The Book Mark

Books that make the grade.

The Wild Girl


Recently, I received The Wild Girl (C ) by Kate Forsyth from BookBrowse in exchange for a review. Sadly, I was greatly disappointed in this historical fiction tale of the Brothers Grimm.

Dortchen Wild is one of six sisters that live across the way from the Grimm family. When she meets Wilhelm she instantly knows, even at seven years of age that she is in love. Dortchen’s father is the town chemist and his lively hood, as all the others of the town, is greatly impacted by the reign of Napoleon Bonaparte. These events fashion her father, already a foul human being, into a monster. For most of her life, her father abuses Dortchen. What gets her through almost every day is her love and devotion to Wilhelm.

Wilhelm and his brother are gathering folk stories that have been passed down through the generations. Their hope is to publish a collection of these stories in order to preserve them for the future. The stories that they collect are the ones that we have to come to know like, Snow White, Hansel and Gretel and others.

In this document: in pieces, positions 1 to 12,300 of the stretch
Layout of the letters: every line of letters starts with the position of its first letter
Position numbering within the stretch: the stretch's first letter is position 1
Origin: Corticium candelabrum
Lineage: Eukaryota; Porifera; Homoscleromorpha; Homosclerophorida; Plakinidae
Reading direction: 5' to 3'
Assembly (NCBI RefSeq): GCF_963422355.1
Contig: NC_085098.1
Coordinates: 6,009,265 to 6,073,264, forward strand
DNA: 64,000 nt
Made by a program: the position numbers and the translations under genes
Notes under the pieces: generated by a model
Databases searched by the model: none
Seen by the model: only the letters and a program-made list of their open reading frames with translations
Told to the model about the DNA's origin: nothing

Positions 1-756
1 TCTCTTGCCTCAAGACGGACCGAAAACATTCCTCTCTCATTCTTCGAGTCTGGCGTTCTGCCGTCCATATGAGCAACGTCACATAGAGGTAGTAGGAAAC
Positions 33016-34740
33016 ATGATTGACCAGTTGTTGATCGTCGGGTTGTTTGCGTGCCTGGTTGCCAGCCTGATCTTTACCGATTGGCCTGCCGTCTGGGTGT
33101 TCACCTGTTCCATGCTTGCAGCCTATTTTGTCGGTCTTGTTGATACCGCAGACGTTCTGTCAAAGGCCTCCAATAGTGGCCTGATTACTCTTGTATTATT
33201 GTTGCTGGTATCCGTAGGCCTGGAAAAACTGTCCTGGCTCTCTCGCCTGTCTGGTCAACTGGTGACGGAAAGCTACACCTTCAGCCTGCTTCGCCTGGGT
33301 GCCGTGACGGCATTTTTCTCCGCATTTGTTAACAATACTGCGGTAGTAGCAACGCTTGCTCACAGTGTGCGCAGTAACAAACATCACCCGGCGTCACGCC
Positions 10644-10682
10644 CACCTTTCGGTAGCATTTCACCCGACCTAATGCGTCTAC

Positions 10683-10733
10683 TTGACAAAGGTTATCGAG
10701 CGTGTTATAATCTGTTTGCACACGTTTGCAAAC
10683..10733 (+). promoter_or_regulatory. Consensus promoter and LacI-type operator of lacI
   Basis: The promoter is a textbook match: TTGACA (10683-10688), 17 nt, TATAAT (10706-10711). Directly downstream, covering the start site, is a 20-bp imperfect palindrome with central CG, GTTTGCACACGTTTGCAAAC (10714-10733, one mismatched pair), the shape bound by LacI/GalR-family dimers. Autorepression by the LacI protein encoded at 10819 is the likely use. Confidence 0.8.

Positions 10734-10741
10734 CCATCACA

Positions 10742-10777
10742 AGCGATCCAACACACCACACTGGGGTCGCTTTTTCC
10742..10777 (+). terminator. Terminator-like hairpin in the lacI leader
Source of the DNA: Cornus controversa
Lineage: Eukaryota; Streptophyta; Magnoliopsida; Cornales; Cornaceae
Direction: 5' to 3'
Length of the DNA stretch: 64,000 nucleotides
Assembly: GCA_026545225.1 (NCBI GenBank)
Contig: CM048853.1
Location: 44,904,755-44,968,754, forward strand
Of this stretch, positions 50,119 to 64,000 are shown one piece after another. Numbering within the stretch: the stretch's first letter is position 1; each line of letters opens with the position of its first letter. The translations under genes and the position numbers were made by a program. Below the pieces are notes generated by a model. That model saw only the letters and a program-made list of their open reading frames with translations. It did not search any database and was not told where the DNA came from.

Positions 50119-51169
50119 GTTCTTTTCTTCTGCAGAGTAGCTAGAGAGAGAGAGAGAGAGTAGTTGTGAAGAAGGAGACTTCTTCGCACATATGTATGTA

I was interested in learning about the Brothers Grimm and their environment. Historically, Forsyth does a good job detailing the events that transpired during Napoleon’s time as Emperor. While Dortchen is a real person and became the wife of Wilhelm Grimm, I found her part of the story written almost like a fairy tale. The writing was juvenile at best and boring at worst.

Kate Forsyth missed an opportunity with The Wild Girl. She could have attracted attention to the Brothers Grimm and their literary achievements with a stronger novel. Instead, The Wild Girl is a grim tale that isn’t worth the effort.


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